A matter of pride for Kher
Apropos of the editorial Ready for action (The pundit, May 29) Anupam Kher has merely expressed his delight and excitement more honestly than other Indian actors who have got parts in foreign productions. Others often exaggerate their small or inconsequential appearances and hog the limelight for taking India places. It is indeed a matter of great pride to work with Woody Allen for any actor, especially one as acclaimed and talented as Kher. Kher is a better actor than most of our ‘stars’ but he should ask himself whether he wants to be the cornerstone in a project or a stone in the corner.
Shahzad Zaman, Allahabad
The new-age politician is here
This is with reference to Barkha Dutt’s article Standing tall (Third Eye, May 23). Rahul Gandhi represents the new-age Indian politician to whom reforms matter more than power. Dutt has rightly stated that there is a small difference between following your mind and heart and negating public opinion. Rahul realises that difference very well and has used it to his benefit. All politicians must learn from Rahul and place national interest above selfish gain. It is this quality in Rahul Gandhi that has made him popular with the masses.
Ayesha Khaman, via email
Live and let live
It is a matter of national shame that the brave people of Punjab and Haryana are destroying public property. These people on the streets are neither Sikhs nor Hindus, but simply misguided youths being used by leaders who lost the recent elections. The faces of youths brandishing swords speak of blind hatred. It is the duty of all Indians to condemn such incidents.
Ved Prakash Sheoran, Rohtak
The apparent havoc unleashed by the Dera Sach Khand in Punjab shows a high level of intolerance. I feel deeply sorry for helpless commuters, particularly children, who have been stranded in such cruel weather — despite being far-removed from the skirmish in faraway Vienna. Ironically, a host of Muslim clerics are killed in Iraq and Pakistan in similar clashes but we have not heard about any such instance in India, involving Muslims who are often blamed for their so-called intolerance.
Shadab Husain, Lucknow
The rot runs deep
It was no surprise to read the article Sick practices by Jaya Shroff Bhalla (May 28) since such activities and rampant corruption have become common in all government departments and in private organisations too.The purchases were made and to influence authorities by enabling them to buy favours and engage in rigging. These need to be checked by a private detective team in each department or organisation and fresh quotations must be taken and the processes duly verified. Yet there seems to be little hope of checking such deep-rooted corruption.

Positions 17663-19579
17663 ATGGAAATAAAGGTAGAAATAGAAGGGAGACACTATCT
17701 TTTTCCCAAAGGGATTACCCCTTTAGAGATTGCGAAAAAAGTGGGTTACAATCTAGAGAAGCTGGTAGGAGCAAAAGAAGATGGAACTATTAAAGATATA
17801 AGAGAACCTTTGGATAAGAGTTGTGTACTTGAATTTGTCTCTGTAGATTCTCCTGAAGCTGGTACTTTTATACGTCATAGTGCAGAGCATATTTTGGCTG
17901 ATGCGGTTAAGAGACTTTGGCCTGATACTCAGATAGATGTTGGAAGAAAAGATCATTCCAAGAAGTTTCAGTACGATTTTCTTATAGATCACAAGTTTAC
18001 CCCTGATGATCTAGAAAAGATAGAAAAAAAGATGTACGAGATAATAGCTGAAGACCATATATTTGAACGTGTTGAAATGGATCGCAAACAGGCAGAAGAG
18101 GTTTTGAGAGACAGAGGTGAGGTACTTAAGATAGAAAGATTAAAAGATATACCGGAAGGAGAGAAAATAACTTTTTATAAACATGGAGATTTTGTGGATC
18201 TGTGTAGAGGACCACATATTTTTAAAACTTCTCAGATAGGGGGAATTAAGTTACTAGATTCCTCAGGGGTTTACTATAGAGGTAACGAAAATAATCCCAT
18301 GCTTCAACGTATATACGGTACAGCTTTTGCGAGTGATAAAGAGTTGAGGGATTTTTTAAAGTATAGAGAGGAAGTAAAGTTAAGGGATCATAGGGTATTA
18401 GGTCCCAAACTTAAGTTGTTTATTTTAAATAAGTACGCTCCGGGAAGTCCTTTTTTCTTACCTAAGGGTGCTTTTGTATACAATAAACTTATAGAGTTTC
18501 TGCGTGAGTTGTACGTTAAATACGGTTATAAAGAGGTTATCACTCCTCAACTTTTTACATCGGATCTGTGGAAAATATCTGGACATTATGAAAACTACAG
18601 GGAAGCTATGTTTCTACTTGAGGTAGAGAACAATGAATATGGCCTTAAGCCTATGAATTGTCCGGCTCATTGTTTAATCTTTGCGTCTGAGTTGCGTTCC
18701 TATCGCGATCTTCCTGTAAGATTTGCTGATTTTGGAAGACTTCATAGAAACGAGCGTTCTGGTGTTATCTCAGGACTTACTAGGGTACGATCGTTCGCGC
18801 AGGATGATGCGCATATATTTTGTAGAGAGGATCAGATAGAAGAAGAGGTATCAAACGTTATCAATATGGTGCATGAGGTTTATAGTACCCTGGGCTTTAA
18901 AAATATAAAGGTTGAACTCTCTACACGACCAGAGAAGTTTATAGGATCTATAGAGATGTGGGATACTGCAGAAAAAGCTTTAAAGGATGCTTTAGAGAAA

M Sampathkumar, Delhi
Not a good beginning
Apropos of the editorial Will someone take control? (Our take, May 27), politics has become the domain of certain families, with no weightage given to qualifications or age. With a comfortable majority, it was expected that Manmohan Singh will have more elbow room in the formation of the new Government. But the DMK family feud has resulted in the swearing-in of certain of ministers. Added to this, the question of T.R. Baalu, who is known for political venality, and A. Raja, took several days to sort out. Such a beginning does not augur well for the UPA. A high quotient of resistance will not only make the alliance tenuous, it will also lead to other allies making absurd demands.
SK Shah, Delhi
A step in the wrong direction
Apropos of the editorial Again, a blast from the past (Our Take, May26), regarding the randomness of North Korea’s decision in carrying out a second nuclear test, despite warnings from the UN Security Council, such belligerence is not in the best interest of the world at large. The international community, including India, should meet to address this threat and devise feasible diplomatic measures to stem such aggression, not only by the North Koreans but also by any other country which decides to take an irresponsible step towards making the world more dangerous for all human beings.
AM Tripathi, via email